Mum’s Health: C-Section Recovery and Care

There are a few aspects to having a caesarean section birth that end up being quite surprising. The primary one, though you don’t realise it until later, is how little information women get about the procedure and the recovery process, including cosmetic repair options like Vanquish. Here are a few lessons I absorbed after having my baby via C-section that I like to pass on to other women so they know more about what to expect.

First, don’t beat yourself up

Believe me, you’ll be going through enough! In my case, I developed gestational diabetes, and despite following the diet to the letter, as my pregnancy advanced, so did my condition. I simply couldn’t keep my blood sugar numbers down no matter what, so in the final month, I was put on daily insulin. Because that wasn’t enough, three weeks before I was due we realised that my little guy was still breach. I had a version attempted – something I wouldn’t wish on anyone – but he wouldn’t budge.

Physically and emotionally, I felt great, but the medical intervention around my pregnancy was taking a great deal of time and energy. After a conversation with my doctor, I decided that she was being rational in recommending a C-section.

To return to the original point: Sometimes, the procedure is the best course of action, and hanging on to it mentally afterward applies needless pressure on days that will be full enough.


Ensure you have support
Perhaps because the procedure has become more routine, it almost isn’t even approached as the serious surgery that it is. And if you have not had surgery before, as I had not, you might not be prepared for just how laid up you are when your abdominal wall has been breached in this manner. Before receiving my aftercare instructions, I was so glib that I told my karate instructor I’d be back in “about two weeks”. Boy, was I wrong.

You will be in hospital for several days, of course, but after you arrive home you’ll need people who can step into action with meals, cleaning, and letting you get at least a little rest. You will not be able to walk much for the first week, and if you are breastfeeding you might experience a lot of discomfort both up top and in your abdomen. Help to hold, change, swaddle and rock the baby when you aren’t nursing will be worth its weight in gold.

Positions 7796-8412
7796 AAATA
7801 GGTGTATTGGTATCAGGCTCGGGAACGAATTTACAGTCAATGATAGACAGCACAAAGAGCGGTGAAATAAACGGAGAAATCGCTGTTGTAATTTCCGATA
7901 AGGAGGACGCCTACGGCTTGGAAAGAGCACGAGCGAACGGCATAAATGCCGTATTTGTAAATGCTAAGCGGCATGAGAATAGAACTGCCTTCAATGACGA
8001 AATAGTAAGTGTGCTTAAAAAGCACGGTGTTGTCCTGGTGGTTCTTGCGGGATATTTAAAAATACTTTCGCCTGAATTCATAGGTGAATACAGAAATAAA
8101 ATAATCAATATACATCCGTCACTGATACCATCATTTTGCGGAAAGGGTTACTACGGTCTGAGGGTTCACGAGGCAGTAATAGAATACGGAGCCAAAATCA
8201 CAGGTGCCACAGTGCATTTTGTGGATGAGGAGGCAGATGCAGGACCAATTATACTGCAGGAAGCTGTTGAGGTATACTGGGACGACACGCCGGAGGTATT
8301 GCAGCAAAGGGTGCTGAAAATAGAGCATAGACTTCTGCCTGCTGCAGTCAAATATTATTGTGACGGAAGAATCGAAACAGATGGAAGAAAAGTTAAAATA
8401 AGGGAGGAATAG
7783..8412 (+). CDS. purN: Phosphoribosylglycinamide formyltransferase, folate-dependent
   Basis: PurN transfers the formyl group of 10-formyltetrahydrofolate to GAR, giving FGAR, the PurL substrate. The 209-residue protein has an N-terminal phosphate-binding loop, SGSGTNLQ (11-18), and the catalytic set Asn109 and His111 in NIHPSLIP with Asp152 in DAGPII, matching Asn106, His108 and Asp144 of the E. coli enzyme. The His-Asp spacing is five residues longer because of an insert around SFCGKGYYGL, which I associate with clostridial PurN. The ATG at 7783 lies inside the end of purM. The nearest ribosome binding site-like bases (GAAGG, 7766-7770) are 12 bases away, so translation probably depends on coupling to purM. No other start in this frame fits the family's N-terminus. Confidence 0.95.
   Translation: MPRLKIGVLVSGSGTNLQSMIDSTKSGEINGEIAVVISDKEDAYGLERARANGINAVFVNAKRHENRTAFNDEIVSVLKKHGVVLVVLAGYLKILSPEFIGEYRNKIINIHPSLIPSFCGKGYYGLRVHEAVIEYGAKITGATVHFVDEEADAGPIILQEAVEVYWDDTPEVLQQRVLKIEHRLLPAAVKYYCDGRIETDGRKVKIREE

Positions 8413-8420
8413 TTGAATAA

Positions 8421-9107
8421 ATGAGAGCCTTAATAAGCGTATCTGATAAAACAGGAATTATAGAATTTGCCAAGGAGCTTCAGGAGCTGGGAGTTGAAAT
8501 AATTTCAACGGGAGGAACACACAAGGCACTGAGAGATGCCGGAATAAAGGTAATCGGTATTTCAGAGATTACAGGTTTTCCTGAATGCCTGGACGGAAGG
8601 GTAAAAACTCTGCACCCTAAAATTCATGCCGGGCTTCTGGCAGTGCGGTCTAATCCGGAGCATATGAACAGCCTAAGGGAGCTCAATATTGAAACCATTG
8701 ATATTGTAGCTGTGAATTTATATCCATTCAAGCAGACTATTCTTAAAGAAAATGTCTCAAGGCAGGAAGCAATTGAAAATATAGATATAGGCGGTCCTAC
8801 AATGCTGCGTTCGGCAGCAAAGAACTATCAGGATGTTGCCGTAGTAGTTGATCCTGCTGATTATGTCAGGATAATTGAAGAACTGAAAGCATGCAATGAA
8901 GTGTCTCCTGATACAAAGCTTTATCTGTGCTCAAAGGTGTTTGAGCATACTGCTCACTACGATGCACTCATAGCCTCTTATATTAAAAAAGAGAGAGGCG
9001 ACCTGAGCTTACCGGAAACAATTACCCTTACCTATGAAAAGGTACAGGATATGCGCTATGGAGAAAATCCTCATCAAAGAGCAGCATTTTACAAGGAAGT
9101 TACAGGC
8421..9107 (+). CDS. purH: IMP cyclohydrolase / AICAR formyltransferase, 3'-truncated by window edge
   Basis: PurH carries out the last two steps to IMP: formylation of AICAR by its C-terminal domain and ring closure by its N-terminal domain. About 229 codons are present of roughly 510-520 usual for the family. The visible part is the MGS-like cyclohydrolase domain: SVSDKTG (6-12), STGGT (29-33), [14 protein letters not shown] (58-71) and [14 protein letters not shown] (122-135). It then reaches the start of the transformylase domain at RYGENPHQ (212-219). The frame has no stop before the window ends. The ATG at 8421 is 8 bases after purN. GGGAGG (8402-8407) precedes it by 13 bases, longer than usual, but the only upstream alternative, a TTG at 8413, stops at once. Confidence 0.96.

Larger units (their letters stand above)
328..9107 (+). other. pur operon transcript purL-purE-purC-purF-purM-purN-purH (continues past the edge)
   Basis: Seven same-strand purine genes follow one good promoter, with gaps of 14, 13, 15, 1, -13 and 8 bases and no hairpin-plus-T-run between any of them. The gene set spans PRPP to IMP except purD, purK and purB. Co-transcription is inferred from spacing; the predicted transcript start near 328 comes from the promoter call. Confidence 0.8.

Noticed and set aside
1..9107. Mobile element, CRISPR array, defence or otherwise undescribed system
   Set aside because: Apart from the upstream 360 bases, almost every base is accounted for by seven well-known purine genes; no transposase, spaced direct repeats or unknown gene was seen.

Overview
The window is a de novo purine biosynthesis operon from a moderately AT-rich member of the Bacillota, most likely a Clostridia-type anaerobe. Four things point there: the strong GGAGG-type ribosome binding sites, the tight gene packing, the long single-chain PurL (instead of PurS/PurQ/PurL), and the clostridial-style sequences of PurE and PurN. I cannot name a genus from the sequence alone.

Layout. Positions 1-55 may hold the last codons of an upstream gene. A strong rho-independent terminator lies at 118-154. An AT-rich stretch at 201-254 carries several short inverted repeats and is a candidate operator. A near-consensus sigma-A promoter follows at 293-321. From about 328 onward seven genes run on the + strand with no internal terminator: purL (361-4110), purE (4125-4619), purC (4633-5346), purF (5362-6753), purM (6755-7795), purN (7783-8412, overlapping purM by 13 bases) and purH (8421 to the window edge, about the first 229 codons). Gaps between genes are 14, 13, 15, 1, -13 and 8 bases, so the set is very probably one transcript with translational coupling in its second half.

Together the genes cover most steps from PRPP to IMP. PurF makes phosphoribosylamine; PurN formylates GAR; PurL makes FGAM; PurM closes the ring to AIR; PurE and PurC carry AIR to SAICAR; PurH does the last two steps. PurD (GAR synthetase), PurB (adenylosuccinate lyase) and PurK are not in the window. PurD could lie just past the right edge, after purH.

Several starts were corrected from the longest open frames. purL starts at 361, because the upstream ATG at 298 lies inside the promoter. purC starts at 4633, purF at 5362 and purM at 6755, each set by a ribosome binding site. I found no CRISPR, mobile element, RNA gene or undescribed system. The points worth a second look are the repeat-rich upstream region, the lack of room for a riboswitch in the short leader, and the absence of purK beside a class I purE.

Care for yourself
Movement and mindful attention to yourself speed the healing process by oxygenating your blood so your cells can work to repair the incision site. Within the first week, even if for just 10 or 15 minutes a day, lie on your back and, with your hands on your belly, breathe deeply. Count to five on the inhale and five on the exhale. Do this five times.

Within the first two weeks, if you’re healing well and your doctor says it’s alright, you can start doing movements to redevelop your core muscles. Lying down, slowly bend one leg and, keeping your foot flat, slide the leg up and back down. Do this a few times on each side. Meanwhile, work up to being able to walk 3 to 5 minutes at a time.


Attend to your scar tissue
No one told me that the scar tissue would let me know it was there for years. I healed well, but 11 years later, I can still get a twinge when I least expect it – say, when I’m doing plank variations in barre class or lifting something heavy. I assumed scar tissue was limited to the place where the incision was. Wrong again.

Scar tissue can grow, attaching itself to surrounding areas and causing pain and discomfort. Soon after you’ve healed, have a massage or physical therapist help you break up the scar tissue so that it doesn’t cause problems down the road. Also, be aware that the incision site for many women will end up with a shelf of skin hanging over it, so that even when you’ve lost the weight, that area could be loose and a bit misshapen. Some obstetricians will do a little “tummy tuck” on their C-section patients. Mine didn’t offer to and, frankly, it didn’t occur to me to even ask.

Understandably, though, many women wouldn’t choose to have another surgery to correct the appearance of this area. If that’s the case for you, you might want to save your quid for a series of vanquish tummy tightening treatments; it’s popular with celebrities for good reason. The procedure reduces and moves abdominal fat so there’s less that hangs over the scar shelf.

A little knowledge can save women some pain and surprises and let you get on with loving your baby and yourself.



Until Next Time… Charlotte x


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